The Spirit Catches You and You Fall Down


Anne Fadiman

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The Spirit Catches You and You Fall Down Themes

Themes and Colors
Cultural Values, Spirituality, and Medicine  Theme Icon
Blame and Power Theme Icon
History and Ethnic Identity Theme Icon
Integration and Assimilation Theme Icon
LitCharts assigns a color and icon to each theme in The Spirit Catches You and You Fall Down, which you can use to track the themes throughout the work.

Cultural Values, Spirituality, and Medicine

The Spirit Catches You And You Fall Down examines the ways in which people cling to various strongly-held tenets set forth by their cultures. By studying miscommunication between Hmong patients and their American doctors, Fadiman demonstrates that many cross-cultural misunderstandings hinge on a disconnect between the two parties’ priorities. The differences between Hmong and American ways of interpreting the world are exacerbated by shoddy communication, which fails—both linguistically and ideologically—to establish any kind of common…

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Blame and Power

As a way of coping with the grief and uncertainty of Lia’s medical complications, both the Lee family and MCMC’s team of doctors try to assign blame. They are constantly seeking to decide if the other party has acted ethically or unethically, which is in part due to the fact that both the family and the doctors believe that their power hierarchies have been undermined. The doctors feel disrespected by the Lees’ unwillingness to…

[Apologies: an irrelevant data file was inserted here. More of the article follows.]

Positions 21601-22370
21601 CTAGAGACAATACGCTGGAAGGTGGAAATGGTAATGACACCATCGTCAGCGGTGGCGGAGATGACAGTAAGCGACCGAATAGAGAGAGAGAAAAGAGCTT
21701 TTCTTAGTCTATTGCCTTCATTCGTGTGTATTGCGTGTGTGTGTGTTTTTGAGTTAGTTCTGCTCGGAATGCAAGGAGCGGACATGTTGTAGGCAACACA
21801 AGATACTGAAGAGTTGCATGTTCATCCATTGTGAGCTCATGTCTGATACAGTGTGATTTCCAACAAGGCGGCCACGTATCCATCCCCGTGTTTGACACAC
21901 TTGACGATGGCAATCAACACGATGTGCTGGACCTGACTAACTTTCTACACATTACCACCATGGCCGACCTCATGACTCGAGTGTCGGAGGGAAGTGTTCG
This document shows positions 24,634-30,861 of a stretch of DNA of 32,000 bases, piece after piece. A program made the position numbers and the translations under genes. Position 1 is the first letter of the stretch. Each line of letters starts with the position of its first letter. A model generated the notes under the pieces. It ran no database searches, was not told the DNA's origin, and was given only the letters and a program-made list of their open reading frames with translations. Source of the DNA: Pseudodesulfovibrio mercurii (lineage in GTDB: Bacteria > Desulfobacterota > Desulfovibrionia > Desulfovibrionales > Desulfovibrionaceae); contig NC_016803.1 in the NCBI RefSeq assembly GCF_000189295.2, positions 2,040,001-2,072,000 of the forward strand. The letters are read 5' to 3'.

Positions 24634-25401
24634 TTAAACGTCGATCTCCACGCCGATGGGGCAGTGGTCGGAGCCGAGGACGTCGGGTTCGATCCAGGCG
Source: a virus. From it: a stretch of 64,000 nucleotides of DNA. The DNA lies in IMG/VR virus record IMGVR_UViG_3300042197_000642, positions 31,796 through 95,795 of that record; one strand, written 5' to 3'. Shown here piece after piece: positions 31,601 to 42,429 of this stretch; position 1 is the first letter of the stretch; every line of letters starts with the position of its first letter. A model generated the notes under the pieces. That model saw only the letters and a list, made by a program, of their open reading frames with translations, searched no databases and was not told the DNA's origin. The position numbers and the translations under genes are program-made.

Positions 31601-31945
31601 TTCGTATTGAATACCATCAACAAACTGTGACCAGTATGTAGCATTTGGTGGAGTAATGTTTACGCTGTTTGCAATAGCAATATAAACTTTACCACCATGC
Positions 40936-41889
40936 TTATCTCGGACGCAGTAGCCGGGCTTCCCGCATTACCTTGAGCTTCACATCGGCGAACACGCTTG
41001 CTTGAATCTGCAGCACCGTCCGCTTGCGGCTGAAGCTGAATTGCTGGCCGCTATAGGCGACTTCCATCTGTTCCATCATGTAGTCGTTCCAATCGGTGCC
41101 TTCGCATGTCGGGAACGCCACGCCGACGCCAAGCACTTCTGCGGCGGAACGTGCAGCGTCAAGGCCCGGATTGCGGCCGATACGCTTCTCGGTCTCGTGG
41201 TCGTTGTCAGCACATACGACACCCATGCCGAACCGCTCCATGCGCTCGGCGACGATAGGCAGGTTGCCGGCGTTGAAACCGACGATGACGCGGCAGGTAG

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History and Ethnic Identity

The Spirit Catches You And You Fall Down frequently evokes Hmong history to illuminate the circumstances of Lia Lee’s medical crisis. Writing both a literary profile and an in-depth ethnography, Fadiman devotes whole chapters to the history and context of the Hmong ethnic identity, which she characterizes as “independent, insular, antiauthoritarian, suspicious, stubborn, proud, choleric, energetic, vehement, loquacious, humorous, hospitable, generous.” This is a characterization that she draws from tracing the Hmong all the…

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Integration and Assimilation

Because the Lees—like most Hmongs—came to the United States to escape war-torn Laos, their relationship to assimilation is complicated. The United States thinks of itself as a nation made up of many diverse populations, a “melting pot” of ethnicity. In the 20th century, though, being part of this “melting pot” seemed to require melting into the preexisting American culture. Historically resilient to coercive cultural changes, the newly-arrived Hmong had no interest in becoming Americans; they…

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